Discussion paper

OPCAT in Australia - consultation paper: Stage 2

Human rights Australia

On 21 December 2017, the Australian government ratified the Optional Protocol to the Convention against Torture and Other Cruel, Inhuman or Degrading Treatment or Punishment (OPCAT). This is a major advancement in human rights protection in Australia.

OPCAT requires independent inspections of all places of detention in Australia.

By ratifying OPCAT, Australia has signalled to the world that it will comply with the treaty. The next step is to implement OPCAT by incorporating the terms of the treaty as necessary into Australian law, policy and practice. Australia has invoked article 24 of OPCAT, which allows for a three-year period to introduce measures to fully implement the treaty.

Each country has some discretion or flexibility in determining precisely how to implement a treaty in its own legal system. This reflects that a treaty needs to be adapted to local conditions to ensure that it is effective in achieving its aims. OPCAT is no different. The Australian government is now working with the states and territories to determine the best way to implement OPCAT in Australia.

In this context, in February 2017, the then Attorney-General asked Australia’s Human Rights Commissioner to lead a consultation process with civil society regarding how OPCAT should be implemented in Australia. The commission is conducting this consultation in two stages. This document forms the basis of the second round of consultation by the commission.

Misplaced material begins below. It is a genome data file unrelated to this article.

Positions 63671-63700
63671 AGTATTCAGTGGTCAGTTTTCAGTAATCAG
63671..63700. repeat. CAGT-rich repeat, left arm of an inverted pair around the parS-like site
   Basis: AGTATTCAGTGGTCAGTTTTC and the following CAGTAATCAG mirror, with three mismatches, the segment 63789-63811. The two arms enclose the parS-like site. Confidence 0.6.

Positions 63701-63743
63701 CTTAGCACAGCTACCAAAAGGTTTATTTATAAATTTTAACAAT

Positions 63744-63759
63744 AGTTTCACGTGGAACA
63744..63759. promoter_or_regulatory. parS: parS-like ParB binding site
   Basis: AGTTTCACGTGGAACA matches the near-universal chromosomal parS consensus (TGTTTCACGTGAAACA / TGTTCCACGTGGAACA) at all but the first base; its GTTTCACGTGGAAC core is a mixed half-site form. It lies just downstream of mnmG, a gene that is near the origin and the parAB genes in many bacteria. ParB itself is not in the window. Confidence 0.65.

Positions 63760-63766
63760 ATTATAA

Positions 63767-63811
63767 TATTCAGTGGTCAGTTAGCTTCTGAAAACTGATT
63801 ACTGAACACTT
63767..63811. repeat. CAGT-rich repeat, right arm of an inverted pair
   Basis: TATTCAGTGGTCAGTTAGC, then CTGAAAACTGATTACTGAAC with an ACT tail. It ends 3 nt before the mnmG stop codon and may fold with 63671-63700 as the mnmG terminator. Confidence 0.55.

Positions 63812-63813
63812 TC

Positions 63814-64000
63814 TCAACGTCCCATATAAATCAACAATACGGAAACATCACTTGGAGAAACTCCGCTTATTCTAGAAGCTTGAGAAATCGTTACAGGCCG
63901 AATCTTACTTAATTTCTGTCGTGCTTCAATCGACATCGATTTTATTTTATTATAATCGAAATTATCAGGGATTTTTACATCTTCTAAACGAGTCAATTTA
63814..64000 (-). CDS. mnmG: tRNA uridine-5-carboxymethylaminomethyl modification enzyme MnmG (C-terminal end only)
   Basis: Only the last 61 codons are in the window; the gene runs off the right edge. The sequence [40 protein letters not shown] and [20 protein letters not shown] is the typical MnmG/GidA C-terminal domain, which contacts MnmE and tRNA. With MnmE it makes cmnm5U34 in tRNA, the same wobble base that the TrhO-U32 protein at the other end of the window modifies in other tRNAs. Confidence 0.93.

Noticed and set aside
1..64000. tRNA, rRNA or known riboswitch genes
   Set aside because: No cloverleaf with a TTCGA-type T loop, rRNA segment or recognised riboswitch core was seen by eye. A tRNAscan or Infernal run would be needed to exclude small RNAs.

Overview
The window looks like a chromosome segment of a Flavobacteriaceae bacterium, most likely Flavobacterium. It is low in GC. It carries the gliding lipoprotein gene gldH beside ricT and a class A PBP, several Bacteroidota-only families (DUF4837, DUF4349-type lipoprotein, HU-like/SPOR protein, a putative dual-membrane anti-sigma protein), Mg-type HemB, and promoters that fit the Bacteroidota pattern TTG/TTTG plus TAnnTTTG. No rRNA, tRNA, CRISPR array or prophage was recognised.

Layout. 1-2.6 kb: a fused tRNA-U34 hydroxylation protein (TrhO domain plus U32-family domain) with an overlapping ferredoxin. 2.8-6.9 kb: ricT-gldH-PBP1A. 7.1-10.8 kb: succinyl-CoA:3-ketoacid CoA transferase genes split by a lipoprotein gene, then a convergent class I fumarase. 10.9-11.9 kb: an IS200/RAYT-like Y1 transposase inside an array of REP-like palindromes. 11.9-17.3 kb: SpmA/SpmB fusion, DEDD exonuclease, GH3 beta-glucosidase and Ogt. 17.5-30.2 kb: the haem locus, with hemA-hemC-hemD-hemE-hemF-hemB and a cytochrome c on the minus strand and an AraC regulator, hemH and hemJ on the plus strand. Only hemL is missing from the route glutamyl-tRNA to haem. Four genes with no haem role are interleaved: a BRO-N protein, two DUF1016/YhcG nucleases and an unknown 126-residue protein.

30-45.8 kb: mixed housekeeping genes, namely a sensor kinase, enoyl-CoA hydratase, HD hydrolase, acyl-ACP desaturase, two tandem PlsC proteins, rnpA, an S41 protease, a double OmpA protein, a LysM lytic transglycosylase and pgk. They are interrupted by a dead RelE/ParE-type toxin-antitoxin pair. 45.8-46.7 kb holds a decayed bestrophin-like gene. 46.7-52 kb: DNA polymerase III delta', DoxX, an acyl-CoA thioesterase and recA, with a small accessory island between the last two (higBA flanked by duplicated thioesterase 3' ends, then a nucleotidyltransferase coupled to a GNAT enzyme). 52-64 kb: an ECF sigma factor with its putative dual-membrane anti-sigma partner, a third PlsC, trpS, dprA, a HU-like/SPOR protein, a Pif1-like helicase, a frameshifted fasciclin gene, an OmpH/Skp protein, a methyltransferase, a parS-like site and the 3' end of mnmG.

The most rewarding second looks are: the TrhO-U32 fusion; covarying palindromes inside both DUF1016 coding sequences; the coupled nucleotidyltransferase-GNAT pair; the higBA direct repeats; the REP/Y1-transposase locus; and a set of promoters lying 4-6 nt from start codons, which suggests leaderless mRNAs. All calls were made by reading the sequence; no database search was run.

The first stage of this consultation took place before Australia ratified OPCAT. The focus of this initial consultation was on five questions on which the Government sought feedback regarding OPCAT implementation, prior to ratification. In September 2017, the commission communicated an interim report to the Attorney-General, setting out its preliminary views on these five questions. The interim report is published as an appendix to this consultation paper.

In this second stage of consultation with civil society, the commission invites comments on the proposals set out in the interim report, as well as a further set of questions regarding how OPCAT should be implemented in Australia. The two stages of the commission’s consultation are intended to be complementary.

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